Theater guy does it all


AUBURN – Adam Klein stood in the basement of the former Great Falls School scrubbing and painting a long, empty room.

It’s a place no Community Little Theatre ticket-buyer will ever see. Klein is unsure how the basement room, once a boy’s locker room, will be used.

But the theater company – still growing after 67 years – needs the space. It may be a wardrobe area, a rehearsal space or a storage room.

“I look at the theater as a whole,” said Klein, hired June 11 as the theater’s first-ever production manager.

Help a single piece and you help it all.

“That’s what you do in community theater,” he said. Some people spend years working behind the scenes, volunteering countless hours and getting little recognition, he said.

He wants to change that and is mulling over ways of saying thanks. One way is by picking up some of the drudge work himself, he said.

Another is trying to examine the theater from a new perspective.

“I have fresh eyes,” he said.

Klein, 37, came to Lewiston-Auburn in 2004, after spending several years in the Pacific Northwest, earning a theater degree from the University of Alaska in Anchorage.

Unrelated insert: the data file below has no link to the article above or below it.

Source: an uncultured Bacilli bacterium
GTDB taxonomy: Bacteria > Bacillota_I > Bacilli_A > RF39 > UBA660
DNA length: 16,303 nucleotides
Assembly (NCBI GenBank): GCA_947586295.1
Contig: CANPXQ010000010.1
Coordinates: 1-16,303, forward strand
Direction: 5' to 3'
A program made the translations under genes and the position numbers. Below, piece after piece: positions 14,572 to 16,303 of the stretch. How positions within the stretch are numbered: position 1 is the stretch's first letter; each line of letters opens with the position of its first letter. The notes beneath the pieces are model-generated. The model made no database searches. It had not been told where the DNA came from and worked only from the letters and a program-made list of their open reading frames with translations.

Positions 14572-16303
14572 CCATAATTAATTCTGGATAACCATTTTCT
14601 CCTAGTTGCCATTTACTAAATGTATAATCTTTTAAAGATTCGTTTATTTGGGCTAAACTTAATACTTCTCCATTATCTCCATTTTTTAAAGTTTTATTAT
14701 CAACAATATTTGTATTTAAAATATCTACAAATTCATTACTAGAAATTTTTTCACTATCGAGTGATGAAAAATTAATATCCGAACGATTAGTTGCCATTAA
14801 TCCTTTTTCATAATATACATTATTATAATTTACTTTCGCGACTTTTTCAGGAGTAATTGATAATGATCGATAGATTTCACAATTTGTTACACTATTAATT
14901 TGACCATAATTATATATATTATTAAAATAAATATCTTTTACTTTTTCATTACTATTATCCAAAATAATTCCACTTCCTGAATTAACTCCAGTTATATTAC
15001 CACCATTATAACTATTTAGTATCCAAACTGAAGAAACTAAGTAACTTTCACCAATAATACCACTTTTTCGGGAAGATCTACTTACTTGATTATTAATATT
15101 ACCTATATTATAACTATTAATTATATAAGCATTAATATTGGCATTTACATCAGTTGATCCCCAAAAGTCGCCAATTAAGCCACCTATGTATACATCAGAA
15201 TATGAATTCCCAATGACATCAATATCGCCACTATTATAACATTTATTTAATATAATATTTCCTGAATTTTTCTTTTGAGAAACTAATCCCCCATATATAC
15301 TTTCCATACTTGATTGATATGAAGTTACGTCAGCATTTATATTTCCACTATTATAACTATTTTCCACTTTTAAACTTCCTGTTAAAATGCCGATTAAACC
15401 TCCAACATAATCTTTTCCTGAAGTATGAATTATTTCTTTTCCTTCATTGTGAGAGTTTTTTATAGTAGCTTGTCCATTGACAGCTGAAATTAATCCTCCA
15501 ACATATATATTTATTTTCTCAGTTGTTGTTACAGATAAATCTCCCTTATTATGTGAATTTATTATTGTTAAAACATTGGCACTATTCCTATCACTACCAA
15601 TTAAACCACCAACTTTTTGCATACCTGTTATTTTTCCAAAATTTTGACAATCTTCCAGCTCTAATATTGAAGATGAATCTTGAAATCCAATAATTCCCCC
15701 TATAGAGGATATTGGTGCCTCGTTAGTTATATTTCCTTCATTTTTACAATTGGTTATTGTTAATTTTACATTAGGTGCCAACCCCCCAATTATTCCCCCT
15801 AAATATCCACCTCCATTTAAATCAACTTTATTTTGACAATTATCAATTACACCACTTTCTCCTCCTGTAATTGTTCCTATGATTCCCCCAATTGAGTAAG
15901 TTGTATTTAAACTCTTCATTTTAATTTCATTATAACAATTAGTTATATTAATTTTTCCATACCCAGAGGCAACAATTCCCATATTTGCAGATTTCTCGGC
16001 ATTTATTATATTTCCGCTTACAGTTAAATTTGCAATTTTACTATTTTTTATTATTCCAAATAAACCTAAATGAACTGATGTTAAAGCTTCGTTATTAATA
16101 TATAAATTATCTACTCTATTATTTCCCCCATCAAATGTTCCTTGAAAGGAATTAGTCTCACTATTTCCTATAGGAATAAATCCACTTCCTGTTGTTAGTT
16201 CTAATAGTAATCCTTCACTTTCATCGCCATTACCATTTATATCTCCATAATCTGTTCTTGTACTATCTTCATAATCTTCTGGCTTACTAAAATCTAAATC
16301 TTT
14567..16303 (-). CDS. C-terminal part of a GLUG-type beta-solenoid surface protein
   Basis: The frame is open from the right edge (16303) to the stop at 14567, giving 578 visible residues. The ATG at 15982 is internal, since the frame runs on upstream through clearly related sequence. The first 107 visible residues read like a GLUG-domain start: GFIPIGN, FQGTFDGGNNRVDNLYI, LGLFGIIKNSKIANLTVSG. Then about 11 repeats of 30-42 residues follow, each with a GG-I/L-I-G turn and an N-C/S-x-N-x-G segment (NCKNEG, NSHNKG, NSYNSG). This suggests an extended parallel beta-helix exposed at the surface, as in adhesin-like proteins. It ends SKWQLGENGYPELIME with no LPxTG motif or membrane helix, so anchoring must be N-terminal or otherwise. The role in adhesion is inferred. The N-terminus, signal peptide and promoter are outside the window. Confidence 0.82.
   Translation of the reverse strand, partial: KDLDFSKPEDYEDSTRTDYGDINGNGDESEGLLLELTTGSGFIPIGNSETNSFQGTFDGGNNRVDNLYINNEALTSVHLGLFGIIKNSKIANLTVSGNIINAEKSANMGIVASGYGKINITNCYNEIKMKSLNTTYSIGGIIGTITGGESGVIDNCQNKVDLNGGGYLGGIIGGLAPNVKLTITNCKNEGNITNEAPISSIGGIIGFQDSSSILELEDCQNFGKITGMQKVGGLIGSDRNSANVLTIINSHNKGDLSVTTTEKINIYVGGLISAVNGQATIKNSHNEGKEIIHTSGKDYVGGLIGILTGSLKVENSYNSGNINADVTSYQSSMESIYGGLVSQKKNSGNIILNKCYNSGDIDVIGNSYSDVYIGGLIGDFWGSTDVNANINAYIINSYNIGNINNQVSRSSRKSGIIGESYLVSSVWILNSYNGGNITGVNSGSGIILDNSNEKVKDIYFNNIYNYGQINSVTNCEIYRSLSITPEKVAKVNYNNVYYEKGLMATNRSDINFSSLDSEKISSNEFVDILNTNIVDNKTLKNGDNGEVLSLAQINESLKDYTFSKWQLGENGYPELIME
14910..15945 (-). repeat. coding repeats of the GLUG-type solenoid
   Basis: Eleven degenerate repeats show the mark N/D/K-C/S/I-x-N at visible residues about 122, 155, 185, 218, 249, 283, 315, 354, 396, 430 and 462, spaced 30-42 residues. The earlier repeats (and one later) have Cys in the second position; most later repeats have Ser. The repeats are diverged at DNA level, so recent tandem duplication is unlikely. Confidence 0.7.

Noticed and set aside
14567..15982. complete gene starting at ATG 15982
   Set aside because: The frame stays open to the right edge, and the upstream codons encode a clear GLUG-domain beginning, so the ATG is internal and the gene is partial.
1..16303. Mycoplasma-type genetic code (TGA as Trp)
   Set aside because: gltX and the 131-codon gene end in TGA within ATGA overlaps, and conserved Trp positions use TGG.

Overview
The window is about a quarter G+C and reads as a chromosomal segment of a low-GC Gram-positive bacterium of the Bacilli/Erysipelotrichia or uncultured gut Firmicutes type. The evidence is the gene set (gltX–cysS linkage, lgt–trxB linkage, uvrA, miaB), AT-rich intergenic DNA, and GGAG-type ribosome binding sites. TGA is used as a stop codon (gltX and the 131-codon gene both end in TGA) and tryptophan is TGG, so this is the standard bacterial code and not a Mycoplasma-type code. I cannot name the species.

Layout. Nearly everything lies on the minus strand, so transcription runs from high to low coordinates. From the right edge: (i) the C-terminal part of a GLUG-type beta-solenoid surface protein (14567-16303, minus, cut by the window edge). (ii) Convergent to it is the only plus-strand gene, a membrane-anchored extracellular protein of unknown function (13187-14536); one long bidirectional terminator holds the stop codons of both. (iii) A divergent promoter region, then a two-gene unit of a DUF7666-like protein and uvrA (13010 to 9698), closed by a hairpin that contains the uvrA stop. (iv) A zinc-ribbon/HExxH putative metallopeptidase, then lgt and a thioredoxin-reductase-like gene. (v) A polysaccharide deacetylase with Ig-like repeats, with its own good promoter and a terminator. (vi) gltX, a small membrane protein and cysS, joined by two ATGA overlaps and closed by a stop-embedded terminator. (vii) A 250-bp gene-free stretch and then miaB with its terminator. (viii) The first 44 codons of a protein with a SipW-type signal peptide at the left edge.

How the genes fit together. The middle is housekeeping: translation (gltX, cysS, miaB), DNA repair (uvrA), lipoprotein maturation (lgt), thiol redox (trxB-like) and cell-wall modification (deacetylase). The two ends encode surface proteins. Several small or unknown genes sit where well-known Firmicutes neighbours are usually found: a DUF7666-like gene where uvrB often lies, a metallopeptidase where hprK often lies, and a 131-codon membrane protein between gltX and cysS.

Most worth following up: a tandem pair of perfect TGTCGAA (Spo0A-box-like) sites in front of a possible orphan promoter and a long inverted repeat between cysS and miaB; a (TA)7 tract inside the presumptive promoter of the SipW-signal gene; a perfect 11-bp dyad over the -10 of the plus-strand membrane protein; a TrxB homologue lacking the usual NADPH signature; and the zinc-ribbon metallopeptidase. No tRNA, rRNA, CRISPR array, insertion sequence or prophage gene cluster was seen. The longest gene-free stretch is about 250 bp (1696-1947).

When he enrolled, Klein planned to be a teacher, but he was seduced by the theater’s ability to recreate life on stage.

He quickly gave up on acting – “I was too self-conscious on stage” – and turned his attention to behind-the-scenes duties, including lighting and set construction. He even apprenticed with a cabinet-maker for a year to improve his carpentry.

In 2003, he picked up an internship at the Portland Stage Company and in 2004, he went to work for The Public Theatre in Lewiston as its technical director, working to make the drawings of set designers come to life.

Three years later, when Community Little Theatre decided to create the production manager’s position, Klein went after it.

In part, it was a nod to his discarded plan to be a teacher.

“I like the idea that this is a school for the community,” he said.

People really can walk off the street and go to work in a CLT production that may include both senior citizens and children, all working together, he said.

Among the ideas that he is working on is creating a series of senior readings, in which folks gather on stage for play-reading. A summer theater camp is already in the works for next summer.

And he has more ideas, though he shies away from the spotlight.

“I like spreading out the round table,” he said. “The best thing about theater is that it is collaborative.”